Dr. Bishop is an associate Professor in the Department of Psychiatry and Behavioral Sciences and Weill Institute for Neurosciences at UCSF. She is a clinical psychologist with expertise in assessment, diagnosis, and treatment of individuals with autism spectrum disorders. Her research and clinical interests are focused on ASD symptom manifestations in individuals of different ages and levels of ability, as well as on differentiating between ASD and other developmental disabilities across the lifespan.
Dr. Wu is a magnetic resonance imaging physicist by training. Her research focuses on diffusion physics in biologic system using diffusion MRI. She started to work on diffusion MRI extensively in her graduate education. She continued to advance in this field independently at Dartmouth College (2009-2013) and currently at Indiana University School of Medicine.
Most infants and toddlers have a prodigious ability to learn, in part because they spend a lot of time interacting with caregivers. In the Princeton Baby Lab, we study how the mechanisms of infant cognition and the details of environmental experience combine to shape early learning. In particular, we study the beginnings of language learning and communication.
Julie Lounds Taylor, Ph.D. is the Transitions Lab Principal Investigator (PI) and lab director. She is an associate professor of pediatrics at Vanderbilt University Medical Center, and an investigator at the Vanderbilt Kennedy Center for Research on Human Development. A major focus of Taylor’s research is on factors that promote a positive transition into adulthood for individuals with developmental disabilities, in particular those with autism spectrum disorder.
Peter K. Todd, M.D., Ph.D., is the Bucky and Patti Harris Professor and Associate Chair of research in the Department of Neurology in the University of Michigan Medical School. Todd’s lab studies the mechanisms by which nucleotide repeat expansions cause neurological disorders with a long term goal of developing novel therapeutics for these currently untreatable conditions.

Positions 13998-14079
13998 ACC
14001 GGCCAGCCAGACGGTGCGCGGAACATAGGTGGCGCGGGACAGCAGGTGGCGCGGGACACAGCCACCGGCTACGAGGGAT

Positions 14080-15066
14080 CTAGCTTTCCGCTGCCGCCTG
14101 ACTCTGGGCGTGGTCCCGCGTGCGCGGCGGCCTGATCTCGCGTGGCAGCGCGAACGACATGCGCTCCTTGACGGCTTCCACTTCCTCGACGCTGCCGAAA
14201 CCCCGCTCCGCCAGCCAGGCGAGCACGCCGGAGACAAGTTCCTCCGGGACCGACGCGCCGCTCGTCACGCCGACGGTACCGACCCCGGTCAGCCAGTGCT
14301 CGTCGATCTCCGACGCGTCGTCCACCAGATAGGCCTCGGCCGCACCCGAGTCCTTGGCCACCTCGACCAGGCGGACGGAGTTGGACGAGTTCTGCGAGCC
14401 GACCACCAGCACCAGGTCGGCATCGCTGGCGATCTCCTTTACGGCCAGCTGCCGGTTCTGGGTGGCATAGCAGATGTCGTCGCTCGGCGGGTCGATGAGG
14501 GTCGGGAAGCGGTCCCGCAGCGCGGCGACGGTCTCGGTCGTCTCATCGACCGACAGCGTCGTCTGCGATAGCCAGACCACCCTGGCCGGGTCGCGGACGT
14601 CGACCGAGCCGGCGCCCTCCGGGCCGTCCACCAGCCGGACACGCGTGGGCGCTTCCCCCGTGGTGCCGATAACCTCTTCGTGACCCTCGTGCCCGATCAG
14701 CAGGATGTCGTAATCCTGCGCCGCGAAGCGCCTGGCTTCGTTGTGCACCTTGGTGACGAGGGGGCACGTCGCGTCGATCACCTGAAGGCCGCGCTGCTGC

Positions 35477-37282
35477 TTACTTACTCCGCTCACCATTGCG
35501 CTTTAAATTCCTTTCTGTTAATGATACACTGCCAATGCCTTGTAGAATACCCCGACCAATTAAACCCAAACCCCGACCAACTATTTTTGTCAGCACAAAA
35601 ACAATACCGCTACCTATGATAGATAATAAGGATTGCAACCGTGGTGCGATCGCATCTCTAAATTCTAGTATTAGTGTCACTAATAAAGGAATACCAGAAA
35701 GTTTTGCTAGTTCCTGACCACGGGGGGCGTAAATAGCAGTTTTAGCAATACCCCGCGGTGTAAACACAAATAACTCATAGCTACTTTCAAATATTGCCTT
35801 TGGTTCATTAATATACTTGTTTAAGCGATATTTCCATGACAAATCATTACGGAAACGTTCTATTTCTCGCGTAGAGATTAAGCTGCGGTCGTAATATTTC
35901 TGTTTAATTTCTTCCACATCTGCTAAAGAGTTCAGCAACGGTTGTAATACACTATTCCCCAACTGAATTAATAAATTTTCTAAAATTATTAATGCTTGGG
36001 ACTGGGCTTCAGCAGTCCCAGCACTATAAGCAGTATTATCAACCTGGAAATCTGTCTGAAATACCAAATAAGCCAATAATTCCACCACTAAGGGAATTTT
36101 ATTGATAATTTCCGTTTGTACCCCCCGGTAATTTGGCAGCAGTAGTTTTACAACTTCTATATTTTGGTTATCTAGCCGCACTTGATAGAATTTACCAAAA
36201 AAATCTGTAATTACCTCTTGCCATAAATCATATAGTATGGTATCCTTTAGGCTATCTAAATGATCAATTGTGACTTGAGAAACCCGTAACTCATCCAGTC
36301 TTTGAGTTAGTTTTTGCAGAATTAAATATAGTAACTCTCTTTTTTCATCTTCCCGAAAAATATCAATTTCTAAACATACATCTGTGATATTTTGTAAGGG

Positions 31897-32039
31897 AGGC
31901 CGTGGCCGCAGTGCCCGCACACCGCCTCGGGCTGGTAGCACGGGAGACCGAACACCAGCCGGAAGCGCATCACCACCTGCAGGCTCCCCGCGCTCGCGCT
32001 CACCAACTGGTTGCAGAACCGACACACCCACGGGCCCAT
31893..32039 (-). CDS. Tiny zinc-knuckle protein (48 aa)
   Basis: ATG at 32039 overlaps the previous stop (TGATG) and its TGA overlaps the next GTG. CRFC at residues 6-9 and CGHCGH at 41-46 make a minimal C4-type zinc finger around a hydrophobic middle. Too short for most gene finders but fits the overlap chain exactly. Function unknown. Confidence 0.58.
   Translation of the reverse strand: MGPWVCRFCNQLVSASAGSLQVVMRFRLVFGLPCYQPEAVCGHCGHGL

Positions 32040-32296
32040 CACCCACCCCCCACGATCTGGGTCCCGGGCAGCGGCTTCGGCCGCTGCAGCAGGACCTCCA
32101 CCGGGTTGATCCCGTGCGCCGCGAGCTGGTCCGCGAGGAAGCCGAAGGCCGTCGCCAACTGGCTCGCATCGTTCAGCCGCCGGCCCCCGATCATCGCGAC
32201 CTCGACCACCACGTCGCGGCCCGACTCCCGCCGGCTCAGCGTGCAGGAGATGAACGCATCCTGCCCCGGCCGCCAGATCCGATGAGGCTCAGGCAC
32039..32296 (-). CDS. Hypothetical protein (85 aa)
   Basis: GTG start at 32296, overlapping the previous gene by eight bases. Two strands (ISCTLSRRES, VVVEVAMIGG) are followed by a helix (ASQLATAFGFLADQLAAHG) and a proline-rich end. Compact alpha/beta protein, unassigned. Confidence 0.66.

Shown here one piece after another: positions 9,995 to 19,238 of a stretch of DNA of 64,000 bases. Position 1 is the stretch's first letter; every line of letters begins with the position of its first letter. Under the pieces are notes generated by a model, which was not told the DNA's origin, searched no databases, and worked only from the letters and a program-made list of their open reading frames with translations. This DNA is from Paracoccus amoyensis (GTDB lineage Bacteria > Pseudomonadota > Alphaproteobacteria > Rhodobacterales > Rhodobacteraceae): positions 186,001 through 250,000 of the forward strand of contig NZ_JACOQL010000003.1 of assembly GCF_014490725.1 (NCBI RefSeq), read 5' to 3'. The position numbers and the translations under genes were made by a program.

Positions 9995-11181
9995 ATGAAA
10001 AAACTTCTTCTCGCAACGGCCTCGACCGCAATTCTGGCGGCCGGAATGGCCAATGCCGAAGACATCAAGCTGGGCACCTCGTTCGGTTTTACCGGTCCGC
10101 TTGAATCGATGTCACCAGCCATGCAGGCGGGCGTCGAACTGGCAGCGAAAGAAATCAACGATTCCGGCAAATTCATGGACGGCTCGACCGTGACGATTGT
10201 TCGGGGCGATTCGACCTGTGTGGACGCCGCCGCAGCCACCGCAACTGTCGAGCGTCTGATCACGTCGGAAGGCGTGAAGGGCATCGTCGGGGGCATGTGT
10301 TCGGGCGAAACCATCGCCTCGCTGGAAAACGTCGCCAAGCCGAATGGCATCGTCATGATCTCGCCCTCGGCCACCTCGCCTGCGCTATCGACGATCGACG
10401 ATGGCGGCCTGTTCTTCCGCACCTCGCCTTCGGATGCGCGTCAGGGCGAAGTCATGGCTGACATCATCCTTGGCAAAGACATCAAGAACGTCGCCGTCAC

Anna Esbensen, PhD, is an associate professor of pediatrics at the University of Cincinnati College of Medicine in the Division of Developmental and Behavioral Pediatrics at Cincinnati Children’s Hospital Medical Center. She studies the lifespan development of individuals with Down syndrome and provides clinical services to families of children with Down syndrome.
Dr. Maddox is an assistant Professor in the department of psychiatry. As the implementation scientist at TEACCH, her work focuses on improving community services for people on the autism spectrum across the lifespan.
Dr. Peng is a member of both the Structural Biology and Developmental Neurobiology departments at St. Jude and serves as the director of the Center for Proteomics and Metabolomics. His research involves using mass spectrometry-based proteomics, metabolomics and systems biology to understand mechanisms of human disease.
Dr. Stephen Scherer’s research includes understanding the composition of the human genome for studies of genetic disease built around three themes: 1) gene copy number and structural variation in the human genome, 2) determining the genetic architecture in autism spectrum and related- disorders and using this information to help families, and 3) developing infrastructure and capacity in Canada for translational genomics research.
Dr. Carlos Portera-Cailliau investigates synaptic and circuit changes in the mouse model of Fragile X syndrome in his lab at the UCLA David Geffen School of Medicine, where he is on faculty. He has received grants from the NIH, the Dana Foundation, the March of Dimes Foundation, the Simons Foundation, and the John Merck Fund. From 2013 to 2021 he was the co-director of the UCLA-Caltech medical Scientist Training Program. He still sees patients in the movement disorders clinic.